@Caleb Heimsoth I have little experience and you may be right but I've achieved everything I've achieved in life in abnormal and seemingly unlikely ways.

My gut response is that when recession hits he'll just have more people needing a place to rent.

@Shawn Rasmussen The great thing abut apartments that have over $1,000,000 in a loan value is that you can get these fannie mae government loans that are non recourse, meaning you do not need to guarantee the loan.  You can also get some outstanding terms, like 4% interest only for 5 years, which is what we got open this property.  The downside is that there is some red tape and some moving lines of pricing.  The GREEN FEE is one of them.  In order to get the loan you have to make "green" improvements, like electrical efficiency lighting, app controlled thermostats, insulation, and all kinds of other energy  or earth saving features.  When we were originally quoted it was $5k.  After they inspected the property so close to the closing they moved that number up to 60k.  What we learned from that experience was to raise about $150k more capital than what was needed.  That way, if we don't use it, we can return the capital to the investors faster, and everyone is happier.

@Caleb Heimsoth We have reserves built in to the project, both for maintenance, capex, insurance deductible, and emergency.  But of course, we did not want to tap into those reserves to get to the closing, hence the extra capital raise.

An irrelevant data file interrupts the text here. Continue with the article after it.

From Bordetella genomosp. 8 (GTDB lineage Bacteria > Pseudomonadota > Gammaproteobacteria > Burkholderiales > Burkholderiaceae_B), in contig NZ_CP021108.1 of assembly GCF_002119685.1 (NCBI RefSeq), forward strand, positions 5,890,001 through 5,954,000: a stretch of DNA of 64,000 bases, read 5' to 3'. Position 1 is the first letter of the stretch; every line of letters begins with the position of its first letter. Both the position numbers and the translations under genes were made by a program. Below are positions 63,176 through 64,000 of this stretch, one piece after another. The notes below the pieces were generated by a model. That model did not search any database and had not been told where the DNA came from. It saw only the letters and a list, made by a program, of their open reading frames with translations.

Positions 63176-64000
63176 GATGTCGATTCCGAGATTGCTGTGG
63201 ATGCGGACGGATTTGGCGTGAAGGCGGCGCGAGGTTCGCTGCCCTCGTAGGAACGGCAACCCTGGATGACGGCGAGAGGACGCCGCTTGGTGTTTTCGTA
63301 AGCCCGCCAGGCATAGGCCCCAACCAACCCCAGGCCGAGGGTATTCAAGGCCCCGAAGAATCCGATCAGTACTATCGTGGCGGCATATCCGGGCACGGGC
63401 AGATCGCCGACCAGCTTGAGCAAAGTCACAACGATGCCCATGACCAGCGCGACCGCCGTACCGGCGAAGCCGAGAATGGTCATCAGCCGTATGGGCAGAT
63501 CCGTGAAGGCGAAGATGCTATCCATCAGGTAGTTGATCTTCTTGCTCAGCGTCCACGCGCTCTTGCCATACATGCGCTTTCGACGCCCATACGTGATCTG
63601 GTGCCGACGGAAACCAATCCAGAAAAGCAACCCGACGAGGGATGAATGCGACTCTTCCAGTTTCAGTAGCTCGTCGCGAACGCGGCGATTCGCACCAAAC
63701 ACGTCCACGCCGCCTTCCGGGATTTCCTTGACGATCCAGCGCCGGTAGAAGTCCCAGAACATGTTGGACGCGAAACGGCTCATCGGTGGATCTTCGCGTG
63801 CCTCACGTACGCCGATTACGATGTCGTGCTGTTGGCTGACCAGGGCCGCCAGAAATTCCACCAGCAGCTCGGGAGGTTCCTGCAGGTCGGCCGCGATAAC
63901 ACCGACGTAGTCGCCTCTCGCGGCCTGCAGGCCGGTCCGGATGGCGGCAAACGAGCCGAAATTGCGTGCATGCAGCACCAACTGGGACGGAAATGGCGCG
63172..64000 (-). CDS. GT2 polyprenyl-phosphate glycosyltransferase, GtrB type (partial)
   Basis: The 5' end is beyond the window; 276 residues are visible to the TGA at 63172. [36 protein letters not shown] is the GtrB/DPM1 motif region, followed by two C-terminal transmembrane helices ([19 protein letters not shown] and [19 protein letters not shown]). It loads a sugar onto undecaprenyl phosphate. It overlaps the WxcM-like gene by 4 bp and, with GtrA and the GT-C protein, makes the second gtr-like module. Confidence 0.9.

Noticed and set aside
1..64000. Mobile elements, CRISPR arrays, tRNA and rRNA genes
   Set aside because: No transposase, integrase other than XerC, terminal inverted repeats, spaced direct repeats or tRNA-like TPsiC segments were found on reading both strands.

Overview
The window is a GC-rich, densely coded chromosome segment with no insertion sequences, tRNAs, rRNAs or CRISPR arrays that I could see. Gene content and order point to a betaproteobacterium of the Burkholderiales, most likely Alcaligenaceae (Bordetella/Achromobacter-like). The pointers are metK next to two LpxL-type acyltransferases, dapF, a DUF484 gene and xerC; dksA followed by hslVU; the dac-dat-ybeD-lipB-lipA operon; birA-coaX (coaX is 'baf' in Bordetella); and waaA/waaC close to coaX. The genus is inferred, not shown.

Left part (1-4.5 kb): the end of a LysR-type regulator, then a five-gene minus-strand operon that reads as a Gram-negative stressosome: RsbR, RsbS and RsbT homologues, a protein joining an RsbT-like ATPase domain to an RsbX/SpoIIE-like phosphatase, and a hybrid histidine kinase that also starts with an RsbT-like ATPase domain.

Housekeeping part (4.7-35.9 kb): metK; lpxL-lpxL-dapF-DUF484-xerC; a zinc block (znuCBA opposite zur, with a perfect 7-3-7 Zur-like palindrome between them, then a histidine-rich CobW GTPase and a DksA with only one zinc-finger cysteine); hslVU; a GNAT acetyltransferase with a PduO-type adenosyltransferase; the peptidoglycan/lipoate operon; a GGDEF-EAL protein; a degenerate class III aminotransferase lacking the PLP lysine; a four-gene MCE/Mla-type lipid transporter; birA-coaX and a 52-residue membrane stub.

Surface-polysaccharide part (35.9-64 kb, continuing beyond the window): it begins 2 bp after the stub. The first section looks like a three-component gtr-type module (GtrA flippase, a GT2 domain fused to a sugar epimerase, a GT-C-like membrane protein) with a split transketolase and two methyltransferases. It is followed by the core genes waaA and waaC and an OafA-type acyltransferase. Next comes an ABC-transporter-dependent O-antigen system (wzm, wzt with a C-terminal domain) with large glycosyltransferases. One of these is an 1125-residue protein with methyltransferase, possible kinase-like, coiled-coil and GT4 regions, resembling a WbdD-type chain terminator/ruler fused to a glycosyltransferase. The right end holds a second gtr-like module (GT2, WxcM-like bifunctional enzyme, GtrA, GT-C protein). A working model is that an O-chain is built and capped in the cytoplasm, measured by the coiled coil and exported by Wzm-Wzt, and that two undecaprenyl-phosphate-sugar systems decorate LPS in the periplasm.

Hey @Dante Foreman thanks! Yes, you can definitely do the BRRR. In the apartment world, its called the VALUE PLAY MODEL. Basically, you buy an apartment that is like a Class C or B and needs some sort of value. Then you increase the rents and refinance with the bank and pay all the investors back. So on our 62 unit for example, we bought it at about a 6 cap. After making some value improvements to the property, we intend to bring the rents up about $150 per unit. That will increase the NOI buy ($150 x 62 units x 12 months) = $111,600. $111,600 at a 6 cap is a $1,860,000 increase in value to the property. Once we do that we will refinance and pay our investors back the majority of their capital, while they still have the equity in the project and enjoy the rental cashflows.